Puerto Williams, the largest settlement on Navarino island, on the shore of the Beagle Channel. Even in such a small community highly divergent relationships between humans and nature exist. Photo: Kurt Jax.

By Uta Berghöfer, Julian Rode, Kurt Jax, Johannes Förster, Augustin Berghöfer1 and Heidi Wittmer

Read the article here.

Across the globe, environmental changes brought about through extractive resource use, new or more intensive land uses, and infrastructure development are affecting relations between humans and the natural world in fundamental ways. People often disagree about how to use or protect nature. In this paper, we use the concept of Societal Relationships with Nature (SRN), originally developed in sociology, for understanding nature-related conflicts and to explain why people value nature differently.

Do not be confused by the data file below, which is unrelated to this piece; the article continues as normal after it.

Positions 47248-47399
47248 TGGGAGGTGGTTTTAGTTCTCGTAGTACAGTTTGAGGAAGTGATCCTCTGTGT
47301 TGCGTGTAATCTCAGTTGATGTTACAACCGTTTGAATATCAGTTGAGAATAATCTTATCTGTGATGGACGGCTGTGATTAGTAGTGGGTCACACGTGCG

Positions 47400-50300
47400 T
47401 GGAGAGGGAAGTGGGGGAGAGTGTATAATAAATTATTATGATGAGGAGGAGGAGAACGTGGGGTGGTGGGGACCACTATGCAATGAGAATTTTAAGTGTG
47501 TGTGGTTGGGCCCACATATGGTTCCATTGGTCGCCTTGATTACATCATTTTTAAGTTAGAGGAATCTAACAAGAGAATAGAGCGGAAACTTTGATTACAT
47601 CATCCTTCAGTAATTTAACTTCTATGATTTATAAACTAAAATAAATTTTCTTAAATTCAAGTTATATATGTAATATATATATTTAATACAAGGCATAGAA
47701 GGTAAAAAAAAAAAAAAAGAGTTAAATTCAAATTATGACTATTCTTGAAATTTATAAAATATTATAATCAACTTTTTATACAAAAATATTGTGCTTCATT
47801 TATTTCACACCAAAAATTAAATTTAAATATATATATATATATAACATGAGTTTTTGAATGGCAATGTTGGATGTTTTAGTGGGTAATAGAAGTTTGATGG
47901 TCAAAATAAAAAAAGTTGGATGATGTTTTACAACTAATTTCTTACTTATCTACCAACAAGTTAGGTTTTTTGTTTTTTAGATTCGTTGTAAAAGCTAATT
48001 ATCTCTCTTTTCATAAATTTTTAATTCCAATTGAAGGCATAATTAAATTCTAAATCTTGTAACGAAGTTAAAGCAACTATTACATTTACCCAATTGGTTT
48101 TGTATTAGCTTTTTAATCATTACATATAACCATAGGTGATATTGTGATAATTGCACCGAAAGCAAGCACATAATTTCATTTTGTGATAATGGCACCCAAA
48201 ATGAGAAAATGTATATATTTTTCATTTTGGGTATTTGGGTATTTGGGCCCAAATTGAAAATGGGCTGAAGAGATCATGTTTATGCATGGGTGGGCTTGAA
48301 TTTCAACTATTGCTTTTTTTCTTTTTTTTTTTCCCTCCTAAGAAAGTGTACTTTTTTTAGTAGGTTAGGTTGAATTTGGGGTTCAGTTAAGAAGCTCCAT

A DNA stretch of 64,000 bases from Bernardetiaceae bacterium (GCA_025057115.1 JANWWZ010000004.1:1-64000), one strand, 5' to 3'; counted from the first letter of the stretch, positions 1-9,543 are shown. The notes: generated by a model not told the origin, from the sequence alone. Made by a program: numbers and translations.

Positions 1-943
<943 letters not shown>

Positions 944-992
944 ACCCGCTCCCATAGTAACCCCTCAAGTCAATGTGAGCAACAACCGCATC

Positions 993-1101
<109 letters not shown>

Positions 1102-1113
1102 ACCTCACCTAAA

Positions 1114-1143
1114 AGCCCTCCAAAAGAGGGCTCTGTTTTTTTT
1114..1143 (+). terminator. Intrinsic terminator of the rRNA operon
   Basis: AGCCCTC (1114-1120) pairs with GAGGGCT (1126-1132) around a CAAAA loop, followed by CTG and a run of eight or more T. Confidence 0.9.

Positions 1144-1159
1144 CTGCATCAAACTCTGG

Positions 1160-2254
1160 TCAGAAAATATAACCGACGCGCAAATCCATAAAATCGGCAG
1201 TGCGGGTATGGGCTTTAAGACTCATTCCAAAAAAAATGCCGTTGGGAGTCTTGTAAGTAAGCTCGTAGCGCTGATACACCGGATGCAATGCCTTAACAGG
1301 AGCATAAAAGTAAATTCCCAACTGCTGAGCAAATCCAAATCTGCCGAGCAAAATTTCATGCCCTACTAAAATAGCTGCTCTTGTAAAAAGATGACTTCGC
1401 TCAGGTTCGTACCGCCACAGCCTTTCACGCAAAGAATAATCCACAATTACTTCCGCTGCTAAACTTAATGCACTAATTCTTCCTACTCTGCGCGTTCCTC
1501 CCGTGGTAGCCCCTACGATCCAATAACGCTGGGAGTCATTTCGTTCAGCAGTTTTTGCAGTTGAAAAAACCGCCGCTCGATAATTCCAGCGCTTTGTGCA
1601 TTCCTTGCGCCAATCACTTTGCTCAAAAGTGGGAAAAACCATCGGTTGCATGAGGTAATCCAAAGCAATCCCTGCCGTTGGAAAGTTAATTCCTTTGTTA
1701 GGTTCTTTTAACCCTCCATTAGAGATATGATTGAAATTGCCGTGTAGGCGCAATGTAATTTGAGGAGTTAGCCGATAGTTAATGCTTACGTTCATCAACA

In the last decades, debates on human-nature conflicts have often focused on which values different people hold for nature, or for specific aspects of nature such as an animal or a lake. These approaches agree that it is important to examine differing worldviews, as well as how to involve people in decision processes. Another important issue is who has more or less power to influence decisions. While these issues are rather well understood theoretically, it remains challenging to include them in practical research and assessments.

The SRN concept we use here aims to tackle these challenges. It asks about three dimensions of people’s relationship to nature: 1) knowledgescape (what and how people know about nature), 2) interactions (how nature plays a role in daily life), and 3) identity (how nature influences peoples’ personalities).  The analysis of these dimensions helps to understand why people have different interests, attitudes and values regarding nature. It can explain why different groups of people have conflicts about how to treat nature, but can also show where they agree. SRN analysis can therefore help to find ways to solve conflicts, and it can inform political and societal decisions.